Top US senator: No nuclear treaty vote before elections
The US Senate should put off its final vote on a landmark nuclear arms control treaty until after November legislative elections, the senior US lawmaker leading the ratification effort said Tuesday.
"I think that to push it in the next week or two would be a mistake given the election," said Senate Foreign Relations Committee chairman John Kerry, whose panel was set to vote on the pact on Thursday.
"Let's just get it out of the committee and hopefully set it up to do without any politics, without any election atmospherics, as a matter of national security when we come back in the lame duck," said the Democrat, referring to the legislative session after the elections.
Kerry warned colleagues reluctant to back the new Strategic Arms Reduction Treaty (START) that Russia's lower house of parliament, the Duma, was watching how US lawmakers handle ratification of the accord.
"The Duma is waiting. (Russian) President (Dmitry) Medvedev said this to me personally, that they're waiting to see what happens here and how the treaty is treated in the United States," said Kerry. "We have to be sensitive to that."
Ratification requires 67 votes in the Senate. Democrats and their two independent allies hold 59 seats, meaning they cannot approve START without Republican support.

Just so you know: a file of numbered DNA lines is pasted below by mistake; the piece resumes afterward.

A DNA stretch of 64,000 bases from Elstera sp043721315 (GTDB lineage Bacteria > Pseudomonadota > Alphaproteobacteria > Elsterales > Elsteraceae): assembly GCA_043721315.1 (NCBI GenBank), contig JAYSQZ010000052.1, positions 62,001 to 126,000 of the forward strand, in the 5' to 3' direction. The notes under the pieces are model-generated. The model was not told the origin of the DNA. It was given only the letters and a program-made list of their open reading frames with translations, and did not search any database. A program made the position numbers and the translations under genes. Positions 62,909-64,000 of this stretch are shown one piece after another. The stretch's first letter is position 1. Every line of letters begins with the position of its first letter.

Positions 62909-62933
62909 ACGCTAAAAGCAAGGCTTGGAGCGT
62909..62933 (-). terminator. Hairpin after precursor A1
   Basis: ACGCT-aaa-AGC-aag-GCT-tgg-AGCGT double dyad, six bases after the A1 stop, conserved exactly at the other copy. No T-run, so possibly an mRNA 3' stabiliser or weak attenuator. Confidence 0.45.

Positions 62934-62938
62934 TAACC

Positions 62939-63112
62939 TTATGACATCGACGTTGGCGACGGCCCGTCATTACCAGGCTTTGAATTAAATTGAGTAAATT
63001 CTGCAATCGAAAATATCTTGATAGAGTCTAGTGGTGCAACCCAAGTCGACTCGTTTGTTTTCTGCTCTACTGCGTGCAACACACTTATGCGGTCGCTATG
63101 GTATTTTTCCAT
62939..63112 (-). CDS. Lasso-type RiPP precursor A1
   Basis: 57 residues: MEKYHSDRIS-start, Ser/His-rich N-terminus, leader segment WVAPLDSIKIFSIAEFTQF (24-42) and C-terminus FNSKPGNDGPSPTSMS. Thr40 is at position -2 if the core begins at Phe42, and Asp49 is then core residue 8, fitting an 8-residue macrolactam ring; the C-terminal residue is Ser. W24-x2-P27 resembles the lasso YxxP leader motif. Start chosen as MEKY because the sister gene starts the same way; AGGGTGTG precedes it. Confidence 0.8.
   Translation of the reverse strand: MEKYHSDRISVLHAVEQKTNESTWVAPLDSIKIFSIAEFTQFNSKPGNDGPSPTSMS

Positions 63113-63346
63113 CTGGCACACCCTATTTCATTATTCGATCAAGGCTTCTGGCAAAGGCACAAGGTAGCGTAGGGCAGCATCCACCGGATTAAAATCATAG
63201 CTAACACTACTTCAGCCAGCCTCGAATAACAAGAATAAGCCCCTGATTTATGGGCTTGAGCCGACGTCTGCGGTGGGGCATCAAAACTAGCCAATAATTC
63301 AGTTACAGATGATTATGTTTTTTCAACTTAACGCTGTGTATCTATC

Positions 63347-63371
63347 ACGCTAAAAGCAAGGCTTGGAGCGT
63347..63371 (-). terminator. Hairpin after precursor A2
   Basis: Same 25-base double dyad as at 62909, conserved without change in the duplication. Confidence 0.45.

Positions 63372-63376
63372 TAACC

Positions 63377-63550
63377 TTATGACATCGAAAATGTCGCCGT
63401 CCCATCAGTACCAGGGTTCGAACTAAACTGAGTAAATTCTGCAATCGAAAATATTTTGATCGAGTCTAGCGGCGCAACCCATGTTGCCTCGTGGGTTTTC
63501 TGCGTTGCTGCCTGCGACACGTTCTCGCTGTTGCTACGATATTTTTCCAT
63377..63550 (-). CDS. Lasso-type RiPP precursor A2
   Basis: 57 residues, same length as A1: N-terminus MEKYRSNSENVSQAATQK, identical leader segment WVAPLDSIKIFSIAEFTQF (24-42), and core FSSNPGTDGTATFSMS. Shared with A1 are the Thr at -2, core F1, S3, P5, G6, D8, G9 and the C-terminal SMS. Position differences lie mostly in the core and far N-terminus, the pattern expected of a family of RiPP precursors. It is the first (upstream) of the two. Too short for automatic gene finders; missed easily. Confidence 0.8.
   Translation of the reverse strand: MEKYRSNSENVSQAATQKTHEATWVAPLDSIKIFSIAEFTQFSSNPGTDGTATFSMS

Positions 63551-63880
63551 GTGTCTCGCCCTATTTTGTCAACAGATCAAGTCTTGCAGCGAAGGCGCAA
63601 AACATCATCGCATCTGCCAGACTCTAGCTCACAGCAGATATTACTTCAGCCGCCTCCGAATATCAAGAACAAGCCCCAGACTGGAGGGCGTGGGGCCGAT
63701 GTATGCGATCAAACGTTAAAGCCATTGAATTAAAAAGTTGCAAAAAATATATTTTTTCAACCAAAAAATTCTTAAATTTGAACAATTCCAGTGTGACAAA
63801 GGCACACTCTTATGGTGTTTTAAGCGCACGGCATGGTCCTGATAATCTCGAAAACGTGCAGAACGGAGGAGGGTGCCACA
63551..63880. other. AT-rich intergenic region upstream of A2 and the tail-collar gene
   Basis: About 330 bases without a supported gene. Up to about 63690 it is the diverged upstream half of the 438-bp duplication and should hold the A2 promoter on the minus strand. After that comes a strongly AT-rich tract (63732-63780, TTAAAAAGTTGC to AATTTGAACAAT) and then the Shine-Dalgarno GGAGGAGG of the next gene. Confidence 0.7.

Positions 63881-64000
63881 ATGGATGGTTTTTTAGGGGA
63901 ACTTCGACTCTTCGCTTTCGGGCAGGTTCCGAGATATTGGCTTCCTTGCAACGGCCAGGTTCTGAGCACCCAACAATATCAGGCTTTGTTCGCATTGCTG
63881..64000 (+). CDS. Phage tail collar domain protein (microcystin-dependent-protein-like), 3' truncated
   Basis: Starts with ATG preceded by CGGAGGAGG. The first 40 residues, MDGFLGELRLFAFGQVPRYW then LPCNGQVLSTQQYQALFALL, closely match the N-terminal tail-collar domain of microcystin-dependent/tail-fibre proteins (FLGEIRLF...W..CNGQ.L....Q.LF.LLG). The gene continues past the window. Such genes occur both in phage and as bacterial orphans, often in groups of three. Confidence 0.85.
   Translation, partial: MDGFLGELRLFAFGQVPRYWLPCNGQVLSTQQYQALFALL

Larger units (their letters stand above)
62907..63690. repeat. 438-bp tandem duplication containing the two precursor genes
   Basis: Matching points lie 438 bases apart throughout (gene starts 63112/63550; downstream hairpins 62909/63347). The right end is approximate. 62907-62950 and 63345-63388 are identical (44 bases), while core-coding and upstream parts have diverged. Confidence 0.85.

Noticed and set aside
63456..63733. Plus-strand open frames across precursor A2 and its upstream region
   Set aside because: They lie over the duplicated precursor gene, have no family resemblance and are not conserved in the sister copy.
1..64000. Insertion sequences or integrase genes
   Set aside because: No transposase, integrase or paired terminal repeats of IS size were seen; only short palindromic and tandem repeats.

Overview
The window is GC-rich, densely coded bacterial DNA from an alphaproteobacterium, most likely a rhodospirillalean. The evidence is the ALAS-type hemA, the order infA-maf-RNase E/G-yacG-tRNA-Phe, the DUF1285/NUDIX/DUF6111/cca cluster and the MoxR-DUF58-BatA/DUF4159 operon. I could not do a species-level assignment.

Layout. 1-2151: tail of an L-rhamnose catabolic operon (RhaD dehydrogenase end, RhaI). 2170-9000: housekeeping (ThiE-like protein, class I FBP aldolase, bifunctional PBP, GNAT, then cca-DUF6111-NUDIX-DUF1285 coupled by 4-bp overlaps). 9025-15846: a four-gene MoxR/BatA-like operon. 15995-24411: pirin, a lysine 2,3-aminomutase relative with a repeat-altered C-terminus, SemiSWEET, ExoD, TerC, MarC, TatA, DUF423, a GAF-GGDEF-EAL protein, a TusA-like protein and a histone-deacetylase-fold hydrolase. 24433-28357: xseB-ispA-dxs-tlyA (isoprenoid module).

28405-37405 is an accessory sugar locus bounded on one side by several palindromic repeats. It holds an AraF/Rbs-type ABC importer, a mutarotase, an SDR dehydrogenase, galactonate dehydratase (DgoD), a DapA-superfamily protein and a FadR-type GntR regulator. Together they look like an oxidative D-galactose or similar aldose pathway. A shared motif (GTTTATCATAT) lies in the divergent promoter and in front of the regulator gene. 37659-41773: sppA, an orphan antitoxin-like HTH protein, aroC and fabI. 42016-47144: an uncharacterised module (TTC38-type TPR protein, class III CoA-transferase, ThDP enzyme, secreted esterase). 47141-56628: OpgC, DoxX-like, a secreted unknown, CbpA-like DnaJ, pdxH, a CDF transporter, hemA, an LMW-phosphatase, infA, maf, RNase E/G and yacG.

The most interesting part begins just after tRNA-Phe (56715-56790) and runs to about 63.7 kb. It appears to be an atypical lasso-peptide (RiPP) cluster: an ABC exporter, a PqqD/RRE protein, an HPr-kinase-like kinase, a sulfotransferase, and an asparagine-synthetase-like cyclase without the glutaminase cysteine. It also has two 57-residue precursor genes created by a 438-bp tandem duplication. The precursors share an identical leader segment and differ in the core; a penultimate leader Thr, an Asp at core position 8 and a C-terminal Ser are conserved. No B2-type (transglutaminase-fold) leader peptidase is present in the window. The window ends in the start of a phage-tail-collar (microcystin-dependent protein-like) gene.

The top Republican on Kerry's committee, Senator Richard Lugar, worked over a six-week August break to craft a resolution addressing the party's main concerns -- chiefly worries about the fate of US missile defense programs and plans for modernizing the existing US arsenal.
The treaty -- signed by Medvedev and US President Barack Obama at an elaborate ceremony in Prague in April -- restricts each nation to a maximum of 1,550 deployed warheads, a cut of about 30 percent from a limit set in 2002.
Vice President Joe Biden, Secretary of State Hillary Clinton and Defense Secretary Robert Gates have been working to win over wary Republicans "over the last weeks," said Kerry.
When the treaty finally reaches the senate floor for a full ratification vote, "it could be done in a matter of two days, it could be less, it might take three," the Massachusetts Democrat added, expressing confidence lawmakers would approve it.
"I think the record will be so clear and so extensive that most questions will have been answered."
© 2010 AFP